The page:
Biennial New York City seminar transforms into fully online event

The+typical+New+York+seminar+would+feature+a+night+in+the+theater+%28bottom%29%2C+along+with+an+array+of+various+other+tourist+events%2C+but+now+that+it+is+online%2C+students+instead+meet+on+Zoom+to+talk+to+Broadway+stars+%28top%29.

Photo by Nicholas Hollermann / Cheyenne Houts

The typical New York seminar would feature a night in the theater (bottom), along with an array of various other tourist events, but now that it is online, students instead meet on Zoom to talk to Broadway stars (top).

This spring break, Columbia Heights High School choir students went on their first field trip in over a year — virtually, of course.

Every four years, the CHHS choir gets to go on a trip to New York City to perform and learn more about New York City performing arts and culture. Due to the current pandemic, students could not travel to New York City and instead attended online seminars over spring break. Twenty-five choir students in total attended the seminar, and later this year some visual arts students will be attending their own seminars. In normal circumstances, every two years the choir and band have alternating trips to the City That Never Sleeps. Typically, select visual arts students travel along to NYC with the choir and go on their own field trips to learn about visual art. The music students meet with professionals in the music industry as well as perform in New York. All students go to museums, memorials and Broadway shows. 

This year’s trip was a very different experience for students. Instead of travelling to a place many students have never witnessed before, they sat in front of a screen and watched through Zoom. Although, while lucky to still have some kind of NYC experience, the online seminar can’t compare to the real trip. Students are missing out on being on their own in the Big Apple and carrying their own responsibilities.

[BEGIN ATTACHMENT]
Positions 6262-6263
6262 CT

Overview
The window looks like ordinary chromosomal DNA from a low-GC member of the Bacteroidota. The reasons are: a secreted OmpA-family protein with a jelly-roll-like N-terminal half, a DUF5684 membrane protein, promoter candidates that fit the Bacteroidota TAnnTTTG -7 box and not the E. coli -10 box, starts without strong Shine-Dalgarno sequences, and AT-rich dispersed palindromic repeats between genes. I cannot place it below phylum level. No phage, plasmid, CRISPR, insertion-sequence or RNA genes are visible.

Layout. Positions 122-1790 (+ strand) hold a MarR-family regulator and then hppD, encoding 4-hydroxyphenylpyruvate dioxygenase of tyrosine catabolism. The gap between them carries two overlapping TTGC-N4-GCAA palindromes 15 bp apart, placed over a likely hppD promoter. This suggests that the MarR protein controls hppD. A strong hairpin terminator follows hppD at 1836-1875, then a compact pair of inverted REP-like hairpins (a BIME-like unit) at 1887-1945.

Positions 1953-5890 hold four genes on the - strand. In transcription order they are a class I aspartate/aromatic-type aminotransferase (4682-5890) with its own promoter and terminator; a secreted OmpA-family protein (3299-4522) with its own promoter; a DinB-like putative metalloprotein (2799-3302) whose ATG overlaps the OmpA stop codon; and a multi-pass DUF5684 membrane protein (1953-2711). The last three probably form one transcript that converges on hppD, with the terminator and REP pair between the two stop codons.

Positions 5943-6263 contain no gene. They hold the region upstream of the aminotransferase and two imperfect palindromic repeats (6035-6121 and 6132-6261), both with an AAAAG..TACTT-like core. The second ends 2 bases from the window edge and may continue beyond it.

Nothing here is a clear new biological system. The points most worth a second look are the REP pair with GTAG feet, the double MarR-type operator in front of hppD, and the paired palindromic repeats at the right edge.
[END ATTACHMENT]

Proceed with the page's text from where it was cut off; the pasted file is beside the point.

“While there are components of an in-person trip that we couldn’t fully replicate, this virtual opportunity gave students a taste of New York City,” choir teacher Mr. Nicholas Hollarman said. “We were able to meet with artists who live and work in New York City. We also got to explore stories of families who moved to New York and how it has changed over time.”

During the seminar, choir students participated in many events including a virtual tour of the Tenement Museum and a music clinic with Dr. Merriweather from Brooklyn College. Students took part in Broadway sessions as well, which included a question and answer session with two artists from the hit musical “Hamilton” as well as a dance masterclass with Michael James Scott, who has played the Genie in “Aladdin the Musical” on Broadway since 2016. Students also had a virtual tour of New York City, taking in the sights of some of the city’s most notable landmarks and buildings. Students from all three choirs (Dynamix, Concert Choir and Women’s Choir) were able to partake in the virtual trip. 

“I really enjoyed the parts of the trip where we were working with and talking to people from Broadway,” choir student Abigail Schoenbauer (10) said. “My favorite part of the trip was the dance session where we learned part of the choreography to Arabian Nights from the “Aladdin” Broadway show.”

The Visual Arts program is still in the planning phase of their NYC trip. Right now an estimated 15-20 students will be participating on the field trip alongside their teachers. They would also like to schedule an in-person field trip to the Walker Arts Sculpture Garden, COVID protocols permitting. Students will be getting the run-down on what they would have done in NYC too. They will be learning about the culture of urban art, how artists work and will study various iconic artworks. 

Even though students missed out on a once-in-a-lifetime exciting trip, many are still grateful that the arts program figured out a way for students to experience a taste of New York. Of course, it cannot equate to the real thing, but it was a valuable experience nonetheless, especially considering how much the world has been shut down since last March.